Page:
The Miami Fusion was a professional soccer team based in Fort Lauderdale, Florida. They played in Major League Soccer (MLS) for four seasons, from 1998 to 2001. Announced in 1997 as one of the league's first two expansion teams, their best season was 2001, when they won the Supporters' Shield with the best regular season finish. In 2002, after four years of lackluster ticket sales and revenues, MLS contracted the Fusion along with its other Florida-based team, the Tampa Bay Mutiny. The Fusion played their home games at Lockhart Stadium.
Frank Walter Yallop is a British-Canadian former professional soccer player and former head coach.
The Fort Lauderdale Strikers were an American soccer team, based in Fort Lauderdale, Florida. They played in the North American Soccer League (NASL) from 1977 to 1983. They played their home games at Lockhart Stadium.
Roy Wegerle is a former United States international soccer player who appeared for the national team 41 times between 1992 and 1998. Born and raised in South Africa, he was naturalized as a U.S. citizen in 1991. Since retiring from soccer he has become a professional golfer.
Raymond Wilfred Hudson is an English retired professional footballer and former manager who currently works as an English-language football commentator on beIN Sports and radio host for SiriusXM FC 157. He started playing professionally at 17, in 1973, with Newcastle United. Fans nicknamed him Rocky and he stayed with the Football League First Division side for four years before moving to the U.S. and playing with various teams for about 15 years.
The Fort Lauderdale Strikers were an American professional soccer team based in Fort Lauderdale, Florida founded in 2006, that last played in the North American Soccer League (NASL), the second tier of the American soccer pyramid in 2016. They mostly played their home games in Central Broward Stadium. The Strikers were named after the original Strikers, who played in the old North American Soccer League from 1977 to 1983.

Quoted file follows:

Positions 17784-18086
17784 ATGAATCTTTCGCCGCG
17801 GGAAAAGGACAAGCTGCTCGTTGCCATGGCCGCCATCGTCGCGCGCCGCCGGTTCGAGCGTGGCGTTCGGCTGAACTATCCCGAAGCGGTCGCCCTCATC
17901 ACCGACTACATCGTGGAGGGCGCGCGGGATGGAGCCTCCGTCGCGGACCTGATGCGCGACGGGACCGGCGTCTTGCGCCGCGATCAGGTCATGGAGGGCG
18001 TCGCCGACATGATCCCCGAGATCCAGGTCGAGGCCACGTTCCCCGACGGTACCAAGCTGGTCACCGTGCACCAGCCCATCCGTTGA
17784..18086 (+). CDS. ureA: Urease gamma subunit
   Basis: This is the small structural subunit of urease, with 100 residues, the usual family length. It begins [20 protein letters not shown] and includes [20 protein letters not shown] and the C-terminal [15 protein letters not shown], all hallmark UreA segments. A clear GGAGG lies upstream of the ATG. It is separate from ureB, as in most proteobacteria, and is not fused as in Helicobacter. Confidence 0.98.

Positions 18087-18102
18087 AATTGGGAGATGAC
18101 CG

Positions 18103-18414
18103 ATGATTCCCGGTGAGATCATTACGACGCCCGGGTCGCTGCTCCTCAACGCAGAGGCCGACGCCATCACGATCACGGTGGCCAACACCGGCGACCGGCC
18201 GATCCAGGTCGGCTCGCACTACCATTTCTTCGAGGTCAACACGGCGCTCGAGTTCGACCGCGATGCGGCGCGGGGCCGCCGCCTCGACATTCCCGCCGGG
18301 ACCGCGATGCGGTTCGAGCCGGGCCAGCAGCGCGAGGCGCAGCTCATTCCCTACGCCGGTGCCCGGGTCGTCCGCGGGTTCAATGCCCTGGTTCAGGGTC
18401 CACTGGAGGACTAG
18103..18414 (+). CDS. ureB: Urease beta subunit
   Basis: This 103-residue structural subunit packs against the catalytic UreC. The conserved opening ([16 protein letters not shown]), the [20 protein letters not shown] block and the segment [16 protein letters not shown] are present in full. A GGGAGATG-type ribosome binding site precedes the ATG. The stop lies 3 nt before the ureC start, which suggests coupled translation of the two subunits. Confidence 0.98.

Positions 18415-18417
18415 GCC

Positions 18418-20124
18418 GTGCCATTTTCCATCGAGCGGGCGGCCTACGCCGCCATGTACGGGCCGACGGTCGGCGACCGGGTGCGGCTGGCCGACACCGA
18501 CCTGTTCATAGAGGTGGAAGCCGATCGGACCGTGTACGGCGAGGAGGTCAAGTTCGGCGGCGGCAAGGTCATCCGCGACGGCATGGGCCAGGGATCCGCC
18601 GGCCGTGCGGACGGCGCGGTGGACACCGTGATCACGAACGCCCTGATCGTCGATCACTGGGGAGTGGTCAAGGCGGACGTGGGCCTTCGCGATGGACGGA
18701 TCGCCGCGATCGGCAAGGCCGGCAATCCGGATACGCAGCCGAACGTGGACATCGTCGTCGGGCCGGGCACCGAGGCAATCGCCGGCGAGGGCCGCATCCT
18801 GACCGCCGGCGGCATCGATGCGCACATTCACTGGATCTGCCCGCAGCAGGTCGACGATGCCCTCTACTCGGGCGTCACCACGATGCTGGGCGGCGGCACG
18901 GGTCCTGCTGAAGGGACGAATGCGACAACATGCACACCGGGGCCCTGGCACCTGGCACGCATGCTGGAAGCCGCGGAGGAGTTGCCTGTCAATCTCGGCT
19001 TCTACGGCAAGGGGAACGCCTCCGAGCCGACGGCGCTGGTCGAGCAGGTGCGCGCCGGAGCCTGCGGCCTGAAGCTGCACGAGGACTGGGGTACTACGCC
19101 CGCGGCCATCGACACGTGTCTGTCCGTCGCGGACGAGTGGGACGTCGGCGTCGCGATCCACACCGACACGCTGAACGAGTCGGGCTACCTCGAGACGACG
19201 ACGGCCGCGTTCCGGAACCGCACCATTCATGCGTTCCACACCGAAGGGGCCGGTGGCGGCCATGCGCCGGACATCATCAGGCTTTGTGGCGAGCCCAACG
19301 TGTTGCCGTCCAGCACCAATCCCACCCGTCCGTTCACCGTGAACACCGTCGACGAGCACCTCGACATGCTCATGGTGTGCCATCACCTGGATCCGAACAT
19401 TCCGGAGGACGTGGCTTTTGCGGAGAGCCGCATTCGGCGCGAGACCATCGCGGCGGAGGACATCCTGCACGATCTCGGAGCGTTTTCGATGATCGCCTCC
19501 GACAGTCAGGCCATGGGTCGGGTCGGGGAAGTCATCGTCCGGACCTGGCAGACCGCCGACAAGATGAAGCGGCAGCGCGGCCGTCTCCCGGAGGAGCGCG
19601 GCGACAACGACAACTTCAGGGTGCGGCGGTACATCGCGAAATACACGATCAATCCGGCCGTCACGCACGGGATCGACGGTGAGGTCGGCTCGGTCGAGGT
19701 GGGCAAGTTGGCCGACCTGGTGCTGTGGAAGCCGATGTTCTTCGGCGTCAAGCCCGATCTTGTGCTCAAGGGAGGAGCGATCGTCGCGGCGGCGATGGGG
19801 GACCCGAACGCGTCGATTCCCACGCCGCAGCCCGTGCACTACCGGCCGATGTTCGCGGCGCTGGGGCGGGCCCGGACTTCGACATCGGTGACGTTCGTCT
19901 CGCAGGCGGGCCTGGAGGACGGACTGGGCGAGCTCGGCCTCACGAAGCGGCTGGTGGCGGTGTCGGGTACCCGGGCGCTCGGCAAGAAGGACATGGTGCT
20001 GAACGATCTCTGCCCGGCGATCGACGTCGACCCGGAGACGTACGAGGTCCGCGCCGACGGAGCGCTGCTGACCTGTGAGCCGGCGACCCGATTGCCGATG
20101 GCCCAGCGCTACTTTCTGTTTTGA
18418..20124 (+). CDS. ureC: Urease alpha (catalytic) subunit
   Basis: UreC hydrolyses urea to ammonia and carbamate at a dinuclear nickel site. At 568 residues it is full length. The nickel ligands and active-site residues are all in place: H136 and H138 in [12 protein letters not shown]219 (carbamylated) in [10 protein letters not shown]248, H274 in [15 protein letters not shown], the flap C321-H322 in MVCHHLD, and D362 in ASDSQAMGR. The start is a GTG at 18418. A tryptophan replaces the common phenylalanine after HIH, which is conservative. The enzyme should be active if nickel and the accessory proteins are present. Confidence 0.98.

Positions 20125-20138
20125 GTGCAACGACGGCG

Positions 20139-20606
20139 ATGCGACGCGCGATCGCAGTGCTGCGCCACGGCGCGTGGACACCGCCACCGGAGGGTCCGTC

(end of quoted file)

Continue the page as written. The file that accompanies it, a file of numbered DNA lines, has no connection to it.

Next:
Stephen Kinsey is an English former football forward who began his career in 1979 with Manchester City before moving to the United States in 1986. He then played professionally in the Major Indoor Soccer League, American Soccer League and others before retiring in 1997.
Wilhelmus "Wim" Lourens Johannes Suurbier is a former Dutch football player and among others assistant coach of the Albanian national team.
Dan Donigan is a retired United States soccer forward and former coach who played professionally in the Major Indoor Soccer League, American Professional Soccer League and National Professional Soccer League. Following his playing career he coached at the collegiate level as an assistant coach for Connecticut and Saint Louis, and subsequently as a head coach for Saint Louis and Rutgers.
Stephen "Steve" Trittschuh is an American soccer coach and former player who is currently the head coach of USL Championship side Saint Louis FC. As a player, he played as a defender in the Major Indoor Soccer League, American Professional Soccer League and Major League Soccer. He also earned thirty-eight caps with the United States men's national soccer team including one game at the 1990 FIFA World Cup.
Peter Isaacs is a former Jamaican soccer forward.
The Fort Lauderdale Strikers were an American soccer team established in 1988 as part of the third American Soccer League. In 1990, it moved to the American Professional Soccer League where it spent five seasons before folding in 1994. The Strikers won the 1989 ASL championship, as well as the 1989 National Pro Soccer Championship.